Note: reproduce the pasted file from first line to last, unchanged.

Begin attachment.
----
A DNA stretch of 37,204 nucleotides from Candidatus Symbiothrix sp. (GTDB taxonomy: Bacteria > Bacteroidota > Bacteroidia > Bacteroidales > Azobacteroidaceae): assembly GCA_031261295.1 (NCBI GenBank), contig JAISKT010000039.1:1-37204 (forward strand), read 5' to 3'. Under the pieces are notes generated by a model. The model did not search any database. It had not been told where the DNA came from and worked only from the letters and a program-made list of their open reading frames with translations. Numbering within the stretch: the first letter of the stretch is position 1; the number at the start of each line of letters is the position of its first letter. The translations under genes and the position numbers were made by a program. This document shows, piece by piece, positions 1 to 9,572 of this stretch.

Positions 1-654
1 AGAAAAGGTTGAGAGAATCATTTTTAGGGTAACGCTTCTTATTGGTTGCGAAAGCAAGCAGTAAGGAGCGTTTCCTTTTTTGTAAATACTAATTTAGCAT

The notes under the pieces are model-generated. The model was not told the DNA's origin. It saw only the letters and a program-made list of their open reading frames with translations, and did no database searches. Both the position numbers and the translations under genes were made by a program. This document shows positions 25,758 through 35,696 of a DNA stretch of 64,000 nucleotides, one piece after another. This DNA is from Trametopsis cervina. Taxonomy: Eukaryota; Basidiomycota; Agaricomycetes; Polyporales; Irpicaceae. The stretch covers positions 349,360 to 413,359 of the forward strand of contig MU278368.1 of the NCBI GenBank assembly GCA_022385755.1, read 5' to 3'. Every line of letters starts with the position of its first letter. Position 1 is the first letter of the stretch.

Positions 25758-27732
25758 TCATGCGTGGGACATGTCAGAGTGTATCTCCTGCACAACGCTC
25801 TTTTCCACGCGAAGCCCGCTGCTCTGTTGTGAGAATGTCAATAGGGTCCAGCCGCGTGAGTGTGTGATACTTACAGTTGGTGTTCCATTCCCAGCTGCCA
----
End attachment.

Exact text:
A DNA stretch of 37,204 nucleotides from Candidatus Symbiothrix sp. (GTDB taxonomy: Bacteria > Bacteroidota > Bacteroidia > Bacteroidales > Azobacteroidaceae): assembly GCA_031261295.1 (NCBI GenBank), contig JAISKT010000039.1:1-37204 (forward strand), read 5' to 3'. Under the pieces are notes generated by a model. The model did not search any database. It had not been told where the DNA came from and worked only from the letters and a program-made list of their open reading frames with translations. Numbering within the stretch: the first letter of the stretch is position 1; the number at the start of each line of letters is the position of its first letter. The translations under genes and the position numbers were made by a program. This document shows, piece by piece, positions 1 to 9,572 of this stretch.

Positions 1-654
1 AGAAAAGGTTGAGAGAATCATTTTTAGGGTAACGCTTCTTATTGGTTGCGAAAGCAAGCAGTAAGGAGCGTTTCCTTTTTTGTAAATACTAATTTAGCAT

The notes under the pieces are model-generated. The model was not told the DNA's origin. It saw only the letters and a program-made list of their open reading frames with translations, and did no database searches. Both the position numbers and the translations under genes were made by a program. This document shows positions 25,758 through 35,696 of a DNA stretch of 64,000 nucleotides, one piece after another. This DNA is from Trametopsis cervina. Taxonomy: Eukaryota; Basidiomycota; Agaricomycetes; Polyporales; Irpicaceae. The stretch covers positions 349,360 to 413,359 of the forward strand of contig MU278368.1 of the NCBI GenBank assembly GCA_022385755.1, read 5' to 3'. Every line of letters starts with the position of its first letter. Position 1 is the first letter of the stretch.

Positions 25758-27732
25758 TCATGCGTGGGACATGTCAGAGTGTATCTCCTGCACAACGCTC
25801 TTTTCCACGCGAAGCCCGCTGCTCTGTTGTGAGAATGTCAATAGGGTCCAGCCGCGTGAGTGTGTGATACTTACAGTTGGTGTTCCATTCCCAGCTGCCA